Annual global carbon emissions will reach an all-time high this year, according to the Global Carbon Budget annual report released Wednesday.
Fossil fuel emissions are set to increase 2.7 percent this year to 37.1 billion tonnes of carbon dioxide after going up 1.7 percent in 2017. This reverses a trend from 2014 until 2016, when global CO2 emissions leveled off after decades of growth.
Trying to bring down carbon emissions from human activity is a central goal of the Paris Agreement due to the acknowledgement by experts this is what accelerates climate change, according to CNN.
The Global Carbon Budget report blames this year's record fossil fuel emissions on an increase in global coal use, which is expected to surpass its 2013 peak if growth continues.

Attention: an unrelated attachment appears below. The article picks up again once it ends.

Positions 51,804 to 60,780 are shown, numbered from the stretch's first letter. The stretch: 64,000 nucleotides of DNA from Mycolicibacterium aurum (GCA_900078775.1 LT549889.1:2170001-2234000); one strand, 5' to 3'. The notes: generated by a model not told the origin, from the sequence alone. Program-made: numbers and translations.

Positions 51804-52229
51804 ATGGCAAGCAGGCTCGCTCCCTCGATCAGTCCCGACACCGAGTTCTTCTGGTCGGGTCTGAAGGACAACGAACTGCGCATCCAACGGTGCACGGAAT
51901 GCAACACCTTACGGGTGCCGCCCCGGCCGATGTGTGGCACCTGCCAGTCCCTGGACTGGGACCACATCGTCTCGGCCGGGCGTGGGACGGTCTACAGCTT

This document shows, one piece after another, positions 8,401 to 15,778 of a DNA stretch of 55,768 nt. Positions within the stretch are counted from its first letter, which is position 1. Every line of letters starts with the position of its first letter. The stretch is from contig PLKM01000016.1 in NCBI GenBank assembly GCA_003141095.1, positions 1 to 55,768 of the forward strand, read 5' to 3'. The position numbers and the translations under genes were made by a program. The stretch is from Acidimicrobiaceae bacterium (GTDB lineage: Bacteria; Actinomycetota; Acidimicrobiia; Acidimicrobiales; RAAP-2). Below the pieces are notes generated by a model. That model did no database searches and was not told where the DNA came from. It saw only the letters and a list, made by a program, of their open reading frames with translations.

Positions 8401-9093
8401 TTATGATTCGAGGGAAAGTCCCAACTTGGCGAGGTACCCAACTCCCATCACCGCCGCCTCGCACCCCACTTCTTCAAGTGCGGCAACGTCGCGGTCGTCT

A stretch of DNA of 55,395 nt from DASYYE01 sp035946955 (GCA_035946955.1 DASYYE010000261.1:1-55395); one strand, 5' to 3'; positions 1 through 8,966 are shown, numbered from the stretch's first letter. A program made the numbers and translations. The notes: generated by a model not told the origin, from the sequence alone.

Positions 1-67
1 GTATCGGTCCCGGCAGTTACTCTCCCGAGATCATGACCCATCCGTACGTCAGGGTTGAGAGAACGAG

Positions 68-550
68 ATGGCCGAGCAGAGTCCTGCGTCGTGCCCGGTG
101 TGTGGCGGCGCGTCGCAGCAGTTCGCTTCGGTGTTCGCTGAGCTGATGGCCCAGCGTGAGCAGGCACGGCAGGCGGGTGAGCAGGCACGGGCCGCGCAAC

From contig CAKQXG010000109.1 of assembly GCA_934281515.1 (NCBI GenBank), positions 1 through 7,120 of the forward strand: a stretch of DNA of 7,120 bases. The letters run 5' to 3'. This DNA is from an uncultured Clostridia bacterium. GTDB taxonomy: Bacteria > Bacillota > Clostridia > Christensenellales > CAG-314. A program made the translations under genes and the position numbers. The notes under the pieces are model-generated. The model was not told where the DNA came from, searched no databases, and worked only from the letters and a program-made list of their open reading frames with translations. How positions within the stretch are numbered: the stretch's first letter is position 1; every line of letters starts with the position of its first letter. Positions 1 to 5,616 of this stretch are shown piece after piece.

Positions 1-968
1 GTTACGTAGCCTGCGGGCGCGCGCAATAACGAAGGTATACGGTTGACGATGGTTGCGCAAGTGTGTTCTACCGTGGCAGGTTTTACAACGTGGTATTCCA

The report says China, the U.S., India, Russia, Japan, Germany, Iran, Saudi Arabia, South Korea and Canada are the biggest emitters, with the EU ranking third if counted as one entity.
The U.S. accounts for 15 percent of emissions. After years of declines, emissions are projected to have increased approximately 2.5 percent this year.
A major step toward meeting goals set by the Paris Agreement would be to reduce emissions from transport, according to the report's lead researcher Corinne Le Quéré, professor of climate change science and policy at the UK's University of East Anglia.
"Renewable energy has expanded massively in the past few years, but the same has not happened for electric vehicles, largely because the price is still too high," Le Quéré said. "Wind and solar benefitted from a lot of government investment, which pushed down prices and created a natural growth in these sectors. Investment in electric vehicles needs to expand."